The image quality of reality depixellates right here, under the Tree. Around me is normal stuff, sun, plants, and yellow beach, the salty haze of sea. Above us, a wide purple ellipse spirals the form of a tree taller than the planetary atmosphere, extending its ghost limbs into space. We boggle, most of us 20 or younger, a class trip from a college 3 hours inland. Almost everyone here did a celebratory drug drop in honor of this momentous occasion. My friend Mae is still asleep on the bus.
An older woman in a park ranger’s uniform is lecturing, hand gestures describing various dips and bows. “The Nether Tree moves in its own time. Nighttime stars and one Nether emergence are visible. Do not expect the Tree to obey the laws of sidereal time.”
No one is listening, everyone is bored. We take out cameras, recording the moment or posing. The park ranger’s hands bow and dip like seagulls. “The bole intersects the horizon half a mile out at sea. There is no true intersection with the surface of the planet. The waves pass through an area of extreme cold and temperature displacement before being vanished into the god-knows-where.” Best explanation all day.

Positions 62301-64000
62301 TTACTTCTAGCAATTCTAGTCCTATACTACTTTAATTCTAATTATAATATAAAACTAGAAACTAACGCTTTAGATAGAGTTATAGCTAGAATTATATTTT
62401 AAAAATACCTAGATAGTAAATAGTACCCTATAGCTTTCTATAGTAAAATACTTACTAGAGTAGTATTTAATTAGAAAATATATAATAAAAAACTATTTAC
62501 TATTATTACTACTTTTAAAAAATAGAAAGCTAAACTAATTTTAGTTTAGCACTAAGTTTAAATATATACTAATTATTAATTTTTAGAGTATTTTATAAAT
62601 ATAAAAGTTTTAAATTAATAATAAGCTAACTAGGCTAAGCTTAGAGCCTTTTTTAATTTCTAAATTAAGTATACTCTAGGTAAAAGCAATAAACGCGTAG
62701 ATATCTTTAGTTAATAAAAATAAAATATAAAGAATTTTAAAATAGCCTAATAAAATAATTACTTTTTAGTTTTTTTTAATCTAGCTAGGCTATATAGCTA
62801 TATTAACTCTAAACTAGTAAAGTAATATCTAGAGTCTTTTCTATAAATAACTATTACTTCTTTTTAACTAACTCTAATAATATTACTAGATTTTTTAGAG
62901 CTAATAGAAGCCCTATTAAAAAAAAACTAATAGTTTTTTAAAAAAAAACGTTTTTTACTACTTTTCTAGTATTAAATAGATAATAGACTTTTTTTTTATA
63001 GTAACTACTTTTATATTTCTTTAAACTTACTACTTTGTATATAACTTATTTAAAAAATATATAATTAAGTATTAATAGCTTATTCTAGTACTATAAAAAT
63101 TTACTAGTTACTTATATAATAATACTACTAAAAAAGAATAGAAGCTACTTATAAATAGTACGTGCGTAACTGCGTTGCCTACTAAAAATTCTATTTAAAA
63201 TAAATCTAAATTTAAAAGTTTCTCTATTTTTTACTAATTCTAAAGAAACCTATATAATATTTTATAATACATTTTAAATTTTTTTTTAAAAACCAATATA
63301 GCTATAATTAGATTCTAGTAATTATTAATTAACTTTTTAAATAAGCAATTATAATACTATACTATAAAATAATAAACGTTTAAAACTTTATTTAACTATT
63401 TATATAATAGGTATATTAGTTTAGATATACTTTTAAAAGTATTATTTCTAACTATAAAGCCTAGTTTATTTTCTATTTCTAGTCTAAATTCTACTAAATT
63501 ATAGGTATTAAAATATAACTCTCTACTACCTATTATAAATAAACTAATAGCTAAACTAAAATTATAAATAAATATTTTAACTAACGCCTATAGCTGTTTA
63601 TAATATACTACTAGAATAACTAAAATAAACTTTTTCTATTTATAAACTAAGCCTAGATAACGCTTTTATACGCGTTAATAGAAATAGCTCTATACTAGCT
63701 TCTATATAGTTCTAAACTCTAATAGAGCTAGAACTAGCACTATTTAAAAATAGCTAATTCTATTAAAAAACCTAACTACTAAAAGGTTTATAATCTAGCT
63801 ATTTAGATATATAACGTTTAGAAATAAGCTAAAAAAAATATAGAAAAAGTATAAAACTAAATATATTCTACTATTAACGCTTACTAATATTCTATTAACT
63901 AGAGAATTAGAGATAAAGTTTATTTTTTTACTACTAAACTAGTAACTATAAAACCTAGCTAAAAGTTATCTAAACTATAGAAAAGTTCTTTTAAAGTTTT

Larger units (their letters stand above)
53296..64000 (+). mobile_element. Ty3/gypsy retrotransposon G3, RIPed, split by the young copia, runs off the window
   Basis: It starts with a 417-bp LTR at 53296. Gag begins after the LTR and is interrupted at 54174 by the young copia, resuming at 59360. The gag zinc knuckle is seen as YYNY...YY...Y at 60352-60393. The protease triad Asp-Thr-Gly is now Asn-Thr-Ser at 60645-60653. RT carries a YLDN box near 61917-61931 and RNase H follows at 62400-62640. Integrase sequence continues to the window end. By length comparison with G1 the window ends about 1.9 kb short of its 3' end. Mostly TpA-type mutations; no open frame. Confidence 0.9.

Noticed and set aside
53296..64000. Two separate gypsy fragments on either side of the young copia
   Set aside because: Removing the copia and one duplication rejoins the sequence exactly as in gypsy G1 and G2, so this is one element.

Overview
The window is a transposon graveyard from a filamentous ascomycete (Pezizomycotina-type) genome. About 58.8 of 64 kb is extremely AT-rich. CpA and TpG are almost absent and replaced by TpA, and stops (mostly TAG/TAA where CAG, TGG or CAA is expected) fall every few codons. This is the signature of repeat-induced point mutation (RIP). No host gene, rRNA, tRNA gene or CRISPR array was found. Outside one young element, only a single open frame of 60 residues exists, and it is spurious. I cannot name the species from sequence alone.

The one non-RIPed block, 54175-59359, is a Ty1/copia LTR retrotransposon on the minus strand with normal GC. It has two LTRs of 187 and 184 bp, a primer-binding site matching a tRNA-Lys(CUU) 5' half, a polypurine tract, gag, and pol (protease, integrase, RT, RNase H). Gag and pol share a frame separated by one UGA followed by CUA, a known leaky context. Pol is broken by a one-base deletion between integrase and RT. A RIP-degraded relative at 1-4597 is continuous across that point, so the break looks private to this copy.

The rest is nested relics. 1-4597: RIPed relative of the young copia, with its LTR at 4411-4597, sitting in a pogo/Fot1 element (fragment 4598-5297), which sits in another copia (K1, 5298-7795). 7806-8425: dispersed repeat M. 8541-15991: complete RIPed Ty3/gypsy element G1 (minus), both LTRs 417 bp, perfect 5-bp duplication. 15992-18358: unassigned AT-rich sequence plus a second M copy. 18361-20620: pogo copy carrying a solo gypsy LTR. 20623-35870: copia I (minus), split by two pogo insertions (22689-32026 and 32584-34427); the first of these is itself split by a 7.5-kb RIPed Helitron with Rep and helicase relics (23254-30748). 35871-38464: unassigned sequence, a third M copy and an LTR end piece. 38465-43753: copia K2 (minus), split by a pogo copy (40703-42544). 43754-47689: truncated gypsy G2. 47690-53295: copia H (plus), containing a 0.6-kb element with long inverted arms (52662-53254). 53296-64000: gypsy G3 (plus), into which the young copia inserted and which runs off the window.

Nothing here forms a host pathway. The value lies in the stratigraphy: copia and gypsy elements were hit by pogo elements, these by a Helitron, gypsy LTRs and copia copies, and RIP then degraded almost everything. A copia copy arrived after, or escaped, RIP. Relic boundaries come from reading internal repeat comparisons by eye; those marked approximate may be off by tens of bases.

It’s cold in the sea wind near the Tree, and above us we see movement, a light flickering from inside the purple coil of discolored sky, like a star but too big, and butter-yellow, wrong color. After three hours of bus riding, we are ready to record anything. The park ranger hems, bashful: “This is a Nether emergence from the lower crown area of the Tree. Nothing to worry about.” My classmates wake up, gazing through recording device screens, displaced outside the moment by excitement and technology. Around us, silence seems to leak from the sky, even the tide is muffled.
The glowing dot changes color, yellow to red, then red to hot pink. Then long pink limbs extend downward, like lightning strikes captured in slow motion. Two, three splashes strike the waves out at sea. There is a crash out there, loud enough to send chills down my spine. It’s moving away from the tree, standing up on those long skinny lightning strikes. Moving toward land.
The park ranger hurries us back to the bus, bone-white and silent. Waves are exploding around pink lightning arcs as the emergence approaches. We retreat to the bus, some still recording, some stifling tears. As I crest the dune that separates the beach from the parking lot, I look back to see massive waves erasing our footprints. The pink dot hits some kind of dimensional barrier at a quarter-mile out, ripples like aurora borealis light, vanishes. I breathe out involuntarily, tension beginning to dissipate.
Thirty feet away, our tour bus glows pink. Mae is inside, her eyes on fire. Slow lightning reaches from her to me, separating sky from aether. I fall, keep falling. My scream is a tendril of pink light, sparking between bodies, joining us together in communion.